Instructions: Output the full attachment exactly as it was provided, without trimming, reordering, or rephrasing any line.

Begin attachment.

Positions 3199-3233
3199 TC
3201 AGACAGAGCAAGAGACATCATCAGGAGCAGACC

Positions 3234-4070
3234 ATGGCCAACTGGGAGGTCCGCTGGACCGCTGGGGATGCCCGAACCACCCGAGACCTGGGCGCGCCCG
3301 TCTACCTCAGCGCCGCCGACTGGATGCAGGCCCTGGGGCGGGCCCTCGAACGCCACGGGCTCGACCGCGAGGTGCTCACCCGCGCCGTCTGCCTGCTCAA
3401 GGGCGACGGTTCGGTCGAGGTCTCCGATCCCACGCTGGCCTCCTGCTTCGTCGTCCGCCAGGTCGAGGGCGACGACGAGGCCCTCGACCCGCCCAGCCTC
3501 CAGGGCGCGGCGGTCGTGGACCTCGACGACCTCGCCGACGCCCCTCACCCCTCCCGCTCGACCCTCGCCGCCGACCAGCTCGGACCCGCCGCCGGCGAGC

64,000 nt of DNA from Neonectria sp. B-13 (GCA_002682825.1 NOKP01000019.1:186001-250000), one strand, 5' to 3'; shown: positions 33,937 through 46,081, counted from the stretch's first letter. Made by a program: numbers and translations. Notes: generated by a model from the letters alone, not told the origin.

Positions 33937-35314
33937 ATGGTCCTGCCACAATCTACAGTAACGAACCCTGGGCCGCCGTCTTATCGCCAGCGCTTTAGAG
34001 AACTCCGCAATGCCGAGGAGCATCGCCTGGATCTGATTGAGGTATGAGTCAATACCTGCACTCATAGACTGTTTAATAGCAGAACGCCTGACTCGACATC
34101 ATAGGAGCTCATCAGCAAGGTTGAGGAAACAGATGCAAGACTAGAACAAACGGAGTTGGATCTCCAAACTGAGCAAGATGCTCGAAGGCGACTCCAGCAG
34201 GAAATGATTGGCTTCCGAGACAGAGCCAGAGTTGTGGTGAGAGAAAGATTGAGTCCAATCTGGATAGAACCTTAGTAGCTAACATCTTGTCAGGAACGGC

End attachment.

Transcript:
Positions 3199-3233
3199 TC
3201 AGACAGAGCAAGAGACATCATCAGGAGCAGACC

Positions 3234-4070
3234 ATGGCCAACTGGGAGGTCCGCTGGACCGCTGGGGATGCCCGAACCACCCGAGACCTGGGCGCGCCCG
3301 TCTACCTCAGCGCCGCCGACTGGATGCAGGCCCTGGGGCGGGCCCTCGAACGCCACGGGCTCGACCGCGAGGTGCTCACCCGCGCCGTCTGCCTGCTCAA
3401 GGGCGACGGTTCGGTCGAGGTCTCCGATCCCACGCTGGCCTCCTGCTTCGTCGTCCGCCAGGTCGAGGGCGACGACGAGGCCCTCGACCCGCCCAGCCTC
3501 CAGGGCGCGGCGGTCGTGGACCTCGACGACCTCGCCGACGCCCCTCACCCCTCCCGCTCGACCCTCGCCGCCGACCAGCTCGGACCCGCCGCCGGCGAGC

64,000 nt of DNA from Neonectria sp. B-13 (GCA_002682825.1 NOKP01000019.1:186001-250000), one strand, 5' to 3'; shown: positions 33,937 through 46,081, counted from the stretch's first letter. Made by a program: numbers and translations. Notes: generated by a model from the letters alone, not told the origin.

Positions 33937-35314
33937 ATGGTCCTGCCACAATCTACAGTAACGAACCCTGGGCCGCCGTCTTATCGCCAGCGCTTTAGAG
34001 AACTCCGCAATGCCGAGGAGCATCGCCTGGATCTGATTGAGGTATGAGTCAATACCTGCACTCATAGACTGTTTAATAGCAGAACGCCTGACTCGACATC
34101 ATAGGAGCTCATCAGCAAGGTTGAGGAAACAGATGCAAGACTAGAACAAACGGAGTTGGATCTCCAAACTGAGCAAGATGCTCGAAGGCGACTCCAGCAG
34201 GAAATGATTGGCTTCCGAGACAGAGCCAGAGTTGTGGTGAGAGAAAGATTGAGTCCAATCTGGATAGAACCTTAGTAGCTAACATCTTGTCAGGAACGGC